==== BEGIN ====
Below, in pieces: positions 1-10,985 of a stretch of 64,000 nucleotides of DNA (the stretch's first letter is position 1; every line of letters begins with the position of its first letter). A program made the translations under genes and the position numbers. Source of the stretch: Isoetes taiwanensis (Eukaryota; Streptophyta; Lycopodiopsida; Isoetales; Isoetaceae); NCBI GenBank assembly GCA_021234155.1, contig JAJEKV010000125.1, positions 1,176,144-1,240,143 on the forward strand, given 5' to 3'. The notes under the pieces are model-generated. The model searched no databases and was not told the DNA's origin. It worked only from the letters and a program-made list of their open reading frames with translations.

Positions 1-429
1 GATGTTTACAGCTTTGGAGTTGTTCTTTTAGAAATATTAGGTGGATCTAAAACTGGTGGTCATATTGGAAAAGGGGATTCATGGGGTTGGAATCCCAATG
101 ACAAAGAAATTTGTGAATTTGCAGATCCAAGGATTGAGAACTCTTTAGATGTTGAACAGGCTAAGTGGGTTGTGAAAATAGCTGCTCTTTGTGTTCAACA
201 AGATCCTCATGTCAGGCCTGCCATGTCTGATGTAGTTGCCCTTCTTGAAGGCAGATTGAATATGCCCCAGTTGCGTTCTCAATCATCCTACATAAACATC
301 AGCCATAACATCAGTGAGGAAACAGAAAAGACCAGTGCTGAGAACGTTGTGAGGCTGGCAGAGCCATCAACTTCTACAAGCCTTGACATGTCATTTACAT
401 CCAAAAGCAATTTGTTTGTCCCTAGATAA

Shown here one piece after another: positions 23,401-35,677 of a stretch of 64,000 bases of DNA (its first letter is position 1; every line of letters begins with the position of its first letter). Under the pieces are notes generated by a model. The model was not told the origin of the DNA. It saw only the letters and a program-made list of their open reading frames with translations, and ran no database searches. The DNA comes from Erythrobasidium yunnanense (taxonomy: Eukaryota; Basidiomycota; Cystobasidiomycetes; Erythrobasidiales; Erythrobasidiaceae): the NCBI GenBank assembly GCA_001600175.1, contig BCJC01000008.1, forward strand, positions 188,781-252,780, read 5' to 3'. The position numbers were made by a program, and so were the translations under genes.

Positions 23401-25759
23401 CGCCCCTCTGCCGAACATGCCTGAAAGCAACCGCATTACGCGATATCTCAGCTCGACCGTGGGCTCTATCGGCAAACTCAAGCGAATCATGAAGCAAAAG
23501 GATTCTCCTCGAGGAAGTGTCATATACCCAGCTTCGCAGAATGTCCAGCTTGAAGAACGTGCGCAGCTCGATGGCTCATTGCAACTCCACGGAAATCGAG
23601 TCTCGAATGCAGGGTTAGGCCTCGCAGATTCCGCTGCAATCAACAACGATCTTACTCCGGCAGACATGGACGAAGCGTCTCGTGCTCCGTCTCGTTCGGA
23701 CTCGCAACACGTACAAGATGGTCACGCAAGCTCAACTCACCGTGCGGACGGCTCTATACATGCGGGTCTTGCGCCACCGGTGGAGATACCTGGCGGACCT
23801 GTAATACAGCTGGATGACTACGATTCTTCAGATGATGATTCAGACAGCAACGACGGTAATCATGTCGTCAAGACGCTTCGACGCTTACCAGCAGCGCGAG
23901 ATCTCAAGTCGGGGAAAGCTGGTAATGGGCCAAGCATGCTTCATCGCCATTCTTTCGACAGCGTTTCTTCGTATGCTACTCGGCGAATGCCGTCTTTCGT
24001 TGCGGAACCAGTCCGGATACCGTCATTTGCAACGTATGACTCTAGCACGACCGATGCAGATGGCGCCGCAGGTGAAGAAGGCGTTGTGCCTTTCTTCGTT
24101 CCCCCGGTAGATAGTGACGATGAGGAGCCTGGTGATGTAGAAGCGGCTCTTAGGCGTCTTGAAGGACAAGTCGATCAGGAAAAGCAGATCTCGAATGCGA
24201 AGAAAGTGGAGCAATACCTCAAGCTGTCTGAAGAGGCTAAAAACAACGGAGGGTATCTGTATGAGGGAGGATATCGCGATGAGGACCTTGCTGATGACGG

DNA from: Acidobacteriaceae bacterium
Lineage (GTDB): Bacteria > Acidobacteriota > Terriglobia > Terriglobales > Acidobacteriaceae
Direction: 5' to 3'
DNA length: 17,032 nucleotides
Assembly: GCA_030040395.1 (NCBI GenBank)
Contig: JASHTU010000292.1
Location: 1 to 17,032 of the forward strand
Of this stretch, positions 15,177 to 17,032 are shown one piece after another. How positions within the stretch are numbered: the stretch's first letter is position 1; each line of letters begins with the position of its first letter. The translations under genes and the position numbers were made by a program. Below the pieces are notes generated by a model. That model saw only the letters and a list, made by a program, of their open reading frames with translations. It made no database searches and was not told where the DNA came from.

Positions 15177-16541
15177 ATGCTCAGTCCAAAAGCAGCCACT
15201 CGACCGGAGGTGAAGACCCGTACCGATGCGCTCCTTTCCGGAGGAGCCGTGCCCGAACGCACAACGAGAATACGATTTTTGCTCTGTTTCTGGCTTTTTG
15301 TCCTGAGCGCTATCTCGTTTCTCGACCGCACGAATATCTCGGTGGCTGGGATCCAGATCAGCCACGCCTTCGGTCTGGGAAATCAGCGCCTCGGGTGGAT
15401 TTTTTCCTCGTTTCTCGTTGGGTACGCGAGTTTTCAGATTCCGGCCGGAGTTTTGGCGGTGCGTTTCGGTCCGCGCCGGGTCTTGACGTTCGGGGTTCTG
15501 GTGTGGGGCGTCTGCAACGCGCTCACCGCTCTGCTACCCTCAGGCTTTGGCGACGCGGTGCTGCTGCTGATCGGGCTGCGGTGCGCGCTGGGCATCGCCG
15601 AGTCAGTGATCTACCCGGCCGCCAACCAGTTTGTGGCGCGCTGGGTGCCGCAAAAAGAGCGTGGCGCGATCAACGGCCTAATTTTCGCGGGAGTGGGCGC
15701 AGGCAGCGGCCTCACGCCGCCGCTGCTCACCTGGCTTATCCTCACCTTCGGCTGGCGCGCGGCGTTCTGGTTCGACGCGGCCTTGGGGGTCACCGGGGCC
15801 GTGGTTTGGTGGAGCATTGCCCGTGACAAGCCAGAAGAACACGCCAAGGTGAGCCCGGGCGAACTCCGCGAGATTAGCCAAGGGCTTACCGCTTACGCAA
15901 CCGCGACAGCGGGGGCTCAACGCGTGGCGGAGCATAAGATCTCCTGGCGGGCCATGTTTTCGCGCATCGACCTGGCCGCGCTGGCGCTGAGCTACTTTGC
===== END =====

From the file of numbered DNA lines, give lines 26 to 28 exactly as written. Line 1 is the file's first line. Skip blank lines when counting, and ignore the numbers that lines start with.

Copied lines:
Of this stretch, positions 15,177 to 17,032 are shown one piece after another. How positions within the stretch are numbered: the stretch's first letter is position 1; each line of letters begins with the position of its first letter. The translations under genes and the position numbers were made by a program. Below the pieces are notes generated by a model. That model saw only the letters and a list, made by a program, of their open reading frames with translations. It made no database searches and was not told where the DNA came from.

Positions 15177-16541
15177 ATGCTCAGTCCAAAAGCAGCCACT